More Early Vehicle Discoveries

Published by: David Sneed, Wheels That Won The West® Archives, LLC
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Last week, I shared a little aboutauthenticity in early horse-drawn vehicles as well as the importance of tying thosewheels to the correct time period. Little did I know that I was about to come face-to-face with severalexceptional examples of that message.  Eachpiece was another reminder of the importance to keep our eyes open as we travel.  With all that’s been found over the decades, Ibelieve there’s still a lot to be uncovered – and, as you’ll see – among themare some great pieces to study.

This past month, I’ve been on the road afair amount and, in that time, I’ve had an opportunity to stop by Doug Hansen’s shop in Letcher, South Dakota twice. Even so, my average span between visits there is more along the lines ofonce every five or six years.  One of themost impressive parts of a trip like this is that there is always a host ofhistory to take in.  You never know whatyou’ll run across in the shop or, for that matter, during any trip away from home. 
This Weber Damme wagon will date to the 1860’s and offers a truly rare look into farm style wagons from that era.
While I was in South Dakota, I had theprivilege of seeing an extremely early Weber & Damme brandwagon.  Established in 1861, Weber &Damme (W/D) is one of a number of legendary St. Louis makers with lengthyhistories.  In fact, the W/D shops werelocated just a short distance from both the Luedinghaus/Espenschied and Gestring wagon factories. 

The condition of the W/D wagon was farfrom exceptional but it was understandable since the vehicle will easily dateto the very early 1870’s and more likely be from the 1860’s.  Yes, that is a very objective and supportabletimeframe.  In fact, the iron andwoodwork have so many clues pointing to this period that this could actually beone of the first wagons the company built. I doubt there is an earlier survivor from this firm.  The through-bolted construction includes extrahound irons on a banded reach, 54 inch rear wheels with a 1 ½ inch tire width,extra wide floor and lower sideboards, wider point bands on the hubs as well asheavily worn fore sections to the circle irons. The more I looked at this rolling artifact, the more it seemed the piececould have been built during or just after the Civil War.  While it was not originally equipped with bowstaples (those on it had been added later), the overall wagon is largely reminiscentof many that would have traveled overland with pioneer families looking for afresh start in the West.  Even though it wasn’tin the best of shape, it was still standing and functioning – a remarkable reminderof everyday transportation 150 years ago.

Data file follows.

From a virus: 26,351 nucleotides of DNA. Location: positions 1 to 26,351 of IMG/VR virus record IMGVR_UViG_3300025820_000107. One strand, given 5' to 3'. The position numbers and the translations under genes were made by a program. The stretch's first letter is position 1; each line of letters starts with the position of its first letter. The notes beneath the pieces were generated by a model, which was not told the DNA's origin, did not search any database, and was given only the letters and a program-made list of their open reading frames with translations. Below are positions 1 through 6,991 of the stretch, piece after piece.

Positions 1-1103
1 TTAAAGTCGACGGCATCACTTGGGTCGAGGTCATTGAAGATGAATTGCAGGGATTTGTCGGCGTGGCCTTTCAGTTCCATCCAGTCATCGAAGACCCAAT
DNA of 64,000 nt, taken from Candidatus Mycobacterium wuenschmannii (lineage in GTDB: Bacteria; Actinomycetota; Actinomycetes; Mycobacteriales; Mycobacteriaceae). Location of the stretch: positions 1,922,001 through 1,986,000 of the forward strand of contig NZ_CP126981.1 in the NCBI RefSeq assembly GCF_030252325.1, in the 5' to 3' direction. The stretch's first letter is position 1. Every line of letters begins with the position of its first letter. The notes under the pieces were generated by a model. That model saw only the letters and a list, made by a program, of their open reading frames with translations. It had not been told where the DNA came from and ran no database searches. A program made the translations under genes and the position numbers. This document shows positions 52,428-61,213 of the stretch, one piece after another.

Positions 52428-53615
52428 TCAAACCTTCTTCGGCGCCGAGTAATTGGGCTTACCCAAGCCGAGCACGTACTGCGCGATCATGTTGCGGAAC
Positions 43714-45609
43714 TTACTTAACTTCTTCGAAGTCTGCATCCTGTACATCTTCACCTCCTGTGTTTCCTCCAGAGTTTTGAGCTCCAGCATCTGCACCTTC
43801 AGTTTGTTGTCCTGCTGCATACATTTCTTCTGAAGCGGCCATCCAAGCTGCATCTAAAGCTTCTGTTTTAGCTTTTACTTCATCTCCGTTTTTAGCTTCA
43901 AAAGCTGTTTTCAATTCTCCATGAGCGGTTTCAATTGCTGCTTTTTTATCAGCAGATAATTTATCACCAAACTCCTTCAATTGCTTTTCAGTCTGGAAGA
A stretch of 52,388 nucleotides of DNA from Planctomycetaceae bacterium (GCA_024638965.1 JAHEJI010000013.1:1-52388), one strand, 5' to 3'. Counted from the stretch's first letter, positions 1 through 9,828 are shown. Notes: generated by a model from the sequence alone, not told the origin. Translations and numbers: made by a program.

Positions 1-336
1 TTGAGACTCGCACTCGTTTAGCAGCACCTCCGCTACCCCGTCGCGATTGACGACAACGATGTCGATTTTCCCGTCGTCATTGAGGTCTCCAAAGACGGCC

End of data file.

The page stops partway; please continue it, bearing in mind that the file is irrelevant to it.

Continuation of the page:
This NOS Stoughton sideboard shows the power of color and art in attracting early wagon buyers to the brand.
Pristine designs and vibrant colors dominate this hand painted, century-old piece of transportation history.
As amazing as it was to see such a rare,early piece, I was also intrigued to see elements from a wagon that was a halfcentury newer than the Weber-Damme.  Manyreaders of this blog share a passion for collecting anything related to oldwagons and will understand the term ‘New Old Stock’ (NOS).  Finding period pieces that were never used,whether it be a set of wheels, a doubletree, spring seat, or even sideboards isa rare treat for any collector.  Evenbefore I had arrived at Hansen Wheel & Wagon Shop, Doug told me in a phonecall that he had a “little” find he wanted to share with me.  In my mind, I figured he had found a specialbuggy tag or maybe even an old sign.  Isoon found out that my expectations were too small.  When I rolled onto the shop grounds, there wereNOS sideboards for not one but, TWO different Stoughton wagons sitting just outside the office.  Wow! They were beautiful.  Stoughtondated their beginnings to 1865 when the Stoughton, Wisconsin factory wasactually home to the T.G. Mandt wagon. When Mandt decided to take his patents and name elsewhere, the Stoughtonshops began producing the “Stoughton” brand. The sideboards were treasures that Doug had just acquired and they were quitea study in originality.  Yes, I’ll admitto shamelessly coveting the sideboards and ‘No’ they aren’t for sale – Ialready checked!